Apple loses iOS copyright infringement lawsuit

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The tech giant lost their lawsuit against a small company that built a virtualized version of iOS for security testing purposes.

This week a Florida judge threw out a charge of copyright infringement filed by Apple against small startup Corellium. Corellium was co-founded in 2017 by husband and wife Chris Wade and Amanda Gorton. Its software enables security researchers to run a virtual iPhone environment on a desktop computer. That in turn enabled people to test iOS security without buying an iPhone or iPad.

In its suit, Apple accused Corellium of copyright infringement for illegally replicating the operating system and applications that run on the iPhone and the iPad.

Judge rules Corellium operated under fair use

This week a Florida judge threw out Apple’s claims that Corellium had violated copyright law with its software. The judge said that Corellium successfully demonstrated that it operates under fair use terms, according to The Washington Post.

“Weighing all the necessary factors, the Court finds that Corellium has met its burden of establishing fair use,” Judge Smith wrote Tuesday’s order. “Thus, its use of iOS in connection with the Corellium Product is permissible.”

In the suit, Corellium argued that its software simply makes it easier for security researchers to find flaws. To do this, it creates replicas of the iOS, iTunes and other user interface elements of Apple’s software. They also argued that Apple was using the lawsuit to try to crack down on “jailbreaking.”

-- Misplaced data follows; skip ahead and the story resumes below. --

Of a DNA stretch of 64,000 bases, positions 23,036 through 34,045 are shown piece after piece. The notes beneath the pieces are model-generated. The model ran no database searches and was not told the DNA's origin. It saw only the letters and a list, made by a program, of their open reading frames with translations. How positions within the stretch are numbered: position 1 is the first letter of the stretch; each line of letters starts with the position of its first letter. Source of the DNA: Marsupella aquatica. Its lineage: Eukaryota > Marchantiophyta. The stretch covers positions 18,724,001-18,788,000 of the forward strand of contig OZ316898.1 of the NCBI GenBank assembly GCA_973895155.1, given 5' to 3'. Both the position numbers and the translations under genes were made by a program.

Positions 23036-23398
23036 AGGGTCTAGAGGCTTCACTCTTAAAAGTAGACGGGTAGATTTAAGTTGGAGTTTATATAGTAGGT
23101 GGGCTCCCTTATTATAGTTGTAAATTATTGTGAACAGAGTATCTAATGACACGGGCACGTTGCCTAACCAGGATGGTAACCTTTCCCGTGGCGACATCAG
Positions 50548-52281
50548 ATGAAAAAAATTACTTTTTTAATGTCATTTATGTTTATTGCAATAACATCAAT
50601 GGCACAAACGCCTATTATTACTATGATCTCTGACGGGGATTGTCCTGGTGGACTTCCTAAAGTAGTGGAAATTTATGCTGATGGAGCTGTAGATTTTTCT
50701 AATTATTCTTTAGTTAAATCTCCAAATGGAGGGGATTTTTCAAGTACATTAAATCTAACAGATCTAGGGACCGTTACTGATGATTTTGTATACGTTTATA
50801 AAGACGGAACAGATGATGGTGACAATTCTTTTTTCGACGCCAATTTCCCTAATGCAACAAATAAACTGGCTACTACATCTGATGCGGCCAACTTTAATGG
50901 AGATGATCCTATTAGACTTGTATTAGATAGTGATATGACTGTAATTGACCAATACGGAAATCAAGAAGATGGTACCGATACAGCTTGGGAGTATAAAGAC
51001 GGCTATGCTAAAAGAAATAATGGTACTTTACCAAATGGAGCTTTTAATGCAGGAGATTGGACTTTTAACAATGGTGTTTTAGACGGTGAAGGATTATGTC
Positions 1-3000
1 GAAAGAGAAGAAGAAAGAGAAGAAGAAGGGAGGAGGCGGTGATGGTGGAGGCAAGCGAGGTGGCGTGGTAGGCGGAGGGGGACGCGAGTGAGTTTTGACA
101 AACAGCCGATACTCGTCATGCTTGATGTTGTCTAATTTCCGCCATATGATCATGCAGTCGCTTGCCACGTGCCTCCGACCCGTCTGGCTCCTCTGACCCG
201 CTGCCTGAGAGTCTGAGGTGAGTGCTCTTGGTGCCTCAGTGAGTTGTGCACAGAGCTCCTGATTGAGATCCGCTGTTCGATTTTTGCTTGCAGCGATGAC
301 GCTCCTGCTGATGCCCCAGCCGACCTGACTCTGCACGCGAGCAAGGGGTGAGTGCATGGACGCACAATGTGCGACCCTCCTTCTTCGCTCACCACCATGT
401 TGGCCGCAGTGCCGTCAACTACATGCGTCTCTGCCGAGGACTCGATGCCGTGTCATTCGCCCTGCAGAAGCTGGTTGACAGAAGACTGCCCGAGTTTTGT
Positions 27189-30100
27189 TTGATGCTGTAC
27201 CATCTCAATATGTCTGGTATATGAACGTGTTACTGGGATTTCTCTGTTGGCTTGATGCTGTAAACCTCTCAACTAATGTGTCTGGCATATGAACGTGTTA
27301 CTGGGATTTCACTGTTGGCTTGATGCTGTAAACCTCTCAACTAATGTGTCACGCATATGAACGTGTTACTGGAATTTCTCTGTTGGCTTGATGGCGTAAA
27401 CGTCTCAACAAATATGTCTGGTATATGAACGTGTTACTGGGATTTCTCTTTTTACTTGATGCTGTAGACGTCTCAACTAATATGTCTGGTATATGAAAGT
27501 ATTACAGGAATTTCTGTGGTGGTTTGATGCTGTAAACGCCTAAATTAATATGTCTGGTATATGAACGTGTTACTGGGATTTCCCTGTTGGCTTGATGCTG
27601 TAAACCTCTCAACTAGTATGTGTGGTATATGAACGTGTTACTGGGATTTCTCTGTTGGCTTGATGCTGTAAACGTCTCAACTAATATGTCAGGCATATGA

Users jailbreak an iPhone in order to install unauthorized applications and extensions not found in the Apple App Store. The judge responded that Apple’s claims that Corellium’s software could enable jailbreaking were “puzzling, if not disingenuous.”

Another charge will require a trial

The court did not dismiss all of Apple’s case, however. Apple has also alleged that Corellium circumvented its authentication server and secure boot chain, among other measures. This would be in violation of the Digital Millenium Copyright Act, says Apple. The DMCA bans circumventing copy protection measures.

Corellium has also addressed the DMCA-related charge claiming fair use. The judge, however, did not find Corellium’s argument sufficient to dismiss without a full trial.

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